Fourteen years, and five lawyers later, my client won a stunning victory when the U.S. Department of State was finally convinced to restore his U.S. citizenship after stripping him of it in 2004.

A native of Jordan, my client’s case began with a California criminal conviction for financial elder abuse; he was a naturalized U.S. citizen but his inartful plea deal included renunciation of his citizenship. Renunciation of citizenship is rare. Official records, which State and Treasury Departments view as inaccurate, show approximately 5,000 annually, but the government doesn’t really know how many Americans expatriate themselves. As a result, there are inaccurate records.

In 2013, a Ninth Circuit Court Judge referred this case  to me. I really hadn’t a clue how to handle it and the work of the prior lawyers in the file did not help as their very similar efforts failed. But when I read my client’s consistent accounts of what he endured, I was fascinated and committed to using all my analytical skills and every bit of creativity I had to build a case. I felt like a forensic investigator.

Renunciation must be voluntary and with intent to renounce, and my client insisted he had never voluntarily and with intent renounced his citizenship. On the contrary, he kept telling everyone he did not want to renounce. I amassed a team of seven and together we discovered evidence showing that my client was right — he did not renounce his citizenship voluntarily and with intent. The file of evidence we put together was  so thick and every time I look through it I see more than the time before. Our most interesting expert was a former Guantanamo Bay interrogator who trains government officers in eliciting truth from witnesses and targets of investigations. She believed my client’s story after analyzing all his writings and interviewing him. This and hundreds of pieces of evidence were unearthed; the proof piled up and the government’s story was unsubstantiated.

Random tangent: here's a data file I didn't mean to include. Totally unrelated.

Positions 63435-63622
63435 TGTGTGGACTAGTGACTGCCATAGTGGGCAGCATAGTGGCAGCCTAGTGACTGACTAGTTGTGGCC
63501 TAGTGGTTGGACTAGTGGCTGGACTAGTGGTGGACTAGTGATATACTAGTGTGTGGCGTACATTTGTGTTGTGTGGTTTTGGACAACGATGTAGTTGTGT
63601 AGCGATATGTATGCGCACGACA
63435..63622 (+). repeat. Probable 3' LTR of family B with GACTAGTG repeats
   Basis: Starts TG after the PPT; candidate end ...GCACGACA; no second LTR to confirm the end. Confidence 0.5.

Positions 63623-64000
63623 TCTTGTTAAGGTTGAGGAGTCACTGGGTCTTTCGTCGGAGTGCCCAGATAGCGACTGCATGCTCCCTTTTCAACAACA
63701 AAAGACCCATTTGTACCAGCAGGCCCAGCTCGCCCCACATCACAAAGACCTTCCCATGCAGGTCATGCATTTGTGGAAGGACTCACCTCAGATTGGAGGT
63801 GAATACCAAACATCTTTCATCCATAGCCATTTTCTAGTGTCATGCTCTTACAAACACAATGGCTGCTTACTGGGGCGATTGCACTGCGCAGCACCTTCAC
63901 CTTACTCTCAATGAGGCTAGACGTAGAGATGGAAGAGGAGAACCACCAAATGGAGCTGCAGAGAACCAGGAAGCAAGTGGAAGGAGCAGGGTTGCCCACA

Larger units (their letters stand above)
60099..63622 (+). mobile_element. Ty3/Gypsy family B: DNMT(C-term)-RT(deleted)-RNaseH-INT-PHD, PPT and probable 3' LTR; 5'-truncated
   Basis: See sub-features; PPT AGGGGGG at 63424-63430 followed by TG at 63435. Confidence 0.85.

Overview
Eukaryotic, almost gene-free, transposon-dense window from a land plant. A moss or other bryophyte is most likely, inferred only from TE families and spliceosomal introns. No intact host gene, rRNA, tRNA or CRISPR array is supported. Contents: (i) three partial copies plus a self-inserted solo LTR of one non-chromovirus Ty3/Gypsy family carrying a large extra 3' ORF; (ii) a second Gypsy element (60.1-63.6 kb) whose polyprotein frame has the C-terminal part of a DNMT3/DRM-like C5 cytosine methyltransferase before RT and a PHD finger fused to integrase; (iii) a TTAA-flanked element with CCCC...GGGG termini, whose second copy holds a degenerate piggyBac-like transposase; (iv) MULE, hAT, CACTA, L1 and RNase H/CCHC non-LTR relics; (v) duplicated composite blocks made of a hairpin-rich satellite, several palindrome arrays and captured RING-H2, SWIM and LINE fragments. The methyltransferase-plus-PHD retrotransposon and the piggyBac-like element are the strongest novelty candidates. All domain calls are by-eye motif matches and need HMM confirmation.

After hiring his last criminal defense attorney, the idea of renouncing citizenship came up but my client was given no time to think or choose whether to accept renunciation in the plea offer. He and his brother were convicted within a few weeks of hiring counsel. On May 5, they were convicted and sentenced the same day when they signed a plea agreement to include renunciation. On May 12, 2004 the brothers were swiftly escorted to the Tijuana Consulate in a black, unmarked van. Plain clothed Immigration and Customs Enforcement (ICE) officers escorted them, one visibly armed with a gun. The brothers were frightened, and they repeatedly said they did not want to renounce. They were held at the consulate all day long.

While at the consulate they were also threatened by an unidentified U.S. State Department official, who said he would and could turn them over to Mexican authorities without ID. When he could not get them to renounce, he arranged for the Assistant District Attorney and an ICE Supervisor in Los Angeles to call and speak with the brothers. The agents and officials treated the brothers like prisoners, though they were on probation. Over and over, the brothers kept saying they did not want to renounce their citizenship but were told they had no choice. Towards the end of the day of increased threats if they did not renounce, my client’s brother, who did not appeal his case, began crying, shaking, hyperventilating and begging his brother to renounce, even though neither wanted to. My client feared for his brother’s health, and they finally renounced together. While writing and signing they maintained it was under duress. This is classic, violative coercion. Even according to a witnessing State Department official, they had indeed been coerced and had involuntarily renounced citizenship.

Following this, the brothers were forced out of Mexico. On May 24, they arrived in their native Jordan. It wasn’t until nearly three months later that their citizenship was officially revoked by the Department of State in Washington, DC. One stamp on the Certificate of Loss of Nationality indicated the date; the brothers were in fact forced from the U.S. while they were still U.S. citizens and they had no idea until I discovered it and told them years later. My client refused to give up and started fighting his case three days after he returned to Jordan. Despite repeated requests via the Freedom of Information Act (FOIA) process and administrative review of the renunciation, the State Department either ignored those requests, lied about the file contents as though there was nothing damning against them in it, or denied his claims until now.

Today, my client finally has the justice he deserves. He is free, U.S. passport in hand, and now able to avail himself of the rights and privileges he missed for so long. We conducted a scientific dissection of the facts, creative analysis of the evidence, and received sufficient cooperation from internal government witnesses who saw what happened that day. We could not be denied. In fact, the case was decided in less than normal processing time.

The happy ending to this long battle restores my faith in our nation and rule of law. I sincerely hope that State Department officials will think twice before they circumvent due process again.